This spring, I met Claire McCormack and Thomas Boström at their house in northern California for a lengthy and difficult conversation about their daughter, Nora, who had died just before her fourth birthday after experiencing four central line infections. Some consider these infections (of which there were nearly 10,000 in 2013) an unavoidable risk, but others think they are preventable with better safety protocols in hospitals.
My research led to a story called "Do No Harm," which we ran today, about how hospitals react to hurting patients. For the story, I traveled to California to meet Claire, visit hospitals, talk with nurses, and observe the type of work that's necessary to make our health-care system safer.
Vox's video producer Johnny Harris was with me the entire time, shooting for the story and also capturing still images. Here's a look behind the scenes of our trip.
I spent a total of five hours interviewing Claire McCormack (above, with the letter) and her husband and Nora's dad, Thomas Boström, at their house in late April. We talked a lot about Nora's case and reviewed correspondence with her hospital. (Johnny Harris/Vox)
Claire showed me a set of collages that a friend had made for Nora's funeral, in November 2013, which she now keeps in the family's living room. (Johnny Harris/Vox)
Left: Johnny shot a video of Claire talking about Nora's death, one of the hardest parts of the interview. Right: We also met Magnus, Claire and Thomas's infant son. (Johnny Harris/Vox)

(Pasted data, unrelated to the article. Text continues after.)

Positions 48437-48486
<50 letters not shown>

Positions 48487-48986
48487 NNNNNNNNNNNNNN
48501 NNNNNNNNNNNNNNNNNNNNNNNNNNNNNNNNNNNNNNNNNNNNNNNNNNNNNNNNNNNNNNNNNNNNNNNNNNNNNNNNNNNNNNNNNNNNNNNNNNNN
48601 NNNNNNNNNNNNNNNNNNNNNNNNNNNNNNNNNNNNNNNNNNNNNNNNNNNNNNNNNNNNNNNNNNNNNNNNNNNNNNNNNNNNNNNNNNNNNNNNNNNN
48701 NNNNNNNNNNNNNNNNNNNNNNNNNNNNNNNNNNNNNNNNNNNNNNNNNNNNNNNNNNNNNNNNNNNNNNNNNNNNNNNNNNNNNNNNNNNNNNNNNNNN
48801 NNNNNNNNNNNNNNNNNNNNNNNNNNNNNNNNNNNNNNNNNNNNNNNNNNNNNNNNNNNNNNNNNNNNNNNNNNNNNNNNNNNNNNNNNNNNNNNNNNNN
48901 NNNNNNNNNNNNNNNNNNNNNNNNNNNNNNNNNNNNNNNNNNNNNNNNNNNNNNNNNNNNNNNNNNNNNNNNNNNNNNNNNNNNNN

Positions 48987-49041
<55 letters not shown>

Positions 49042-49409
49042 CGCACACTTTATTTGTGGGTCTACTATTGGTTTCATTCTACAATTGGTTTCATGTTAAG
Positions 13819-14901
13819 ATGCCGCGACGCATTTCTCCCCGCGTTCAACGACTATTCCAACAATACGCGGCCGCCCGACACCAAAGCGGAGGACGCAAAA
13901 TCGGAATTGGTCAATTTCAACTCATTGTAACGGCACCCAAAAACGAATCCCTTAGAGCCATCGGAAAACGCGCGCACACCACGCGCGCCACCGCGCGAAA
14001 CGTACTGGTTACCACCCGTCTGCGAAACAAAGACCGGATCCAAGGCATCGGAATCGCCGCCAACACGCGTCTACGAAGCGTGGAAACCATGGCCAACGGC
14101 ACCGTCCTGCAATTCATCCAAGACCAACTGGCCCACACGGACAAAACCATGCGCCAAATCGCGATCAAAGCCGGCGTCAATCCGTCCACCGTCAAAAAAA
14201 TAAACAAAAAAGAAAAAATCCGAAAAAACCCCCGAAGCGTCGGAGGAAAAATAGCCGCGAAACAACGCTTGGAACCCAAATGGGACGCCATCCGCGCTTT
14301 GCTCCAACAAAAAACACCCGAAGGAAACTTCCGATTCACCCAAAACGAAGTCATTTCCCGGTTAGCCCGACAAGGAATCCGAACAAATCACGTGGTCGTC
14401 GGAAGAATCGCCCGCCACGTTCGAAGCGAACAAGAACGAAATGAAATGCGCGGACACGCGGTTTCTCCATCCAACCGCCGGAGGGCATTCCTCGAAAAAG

In this picture I'm at Lucile Packard Children's Hospital, where Nora died. Claire and Thomas filed a malpractice lawsuit against Packard, and a spokesperson there declined to comment on our story due to the ongoing litigation. But Johnny and I did visit the hospital to see the space where Nora was treated. (Johnny Harris/Vox)
Sutter Roseville Medical Center is three hours north of Packard, and it went seven years without a central line infection. Deborah Dix (right), a nurse who directs oncology care at the hospital, walked me through the multi-step checklist her team uses to prevent infections when inserting and accessing a central line. (Johnny Harris/Vox)
The thing that struck me most about watching the Roseville nurses insert a central line was their meticulousness: how they had a set number of safety steps in their protocol and followed them to a T. And they seemed to work from muscle memory; their only job is to insert and manage central lines, so they know the steps by heart. (Johnny Harris/Vox)
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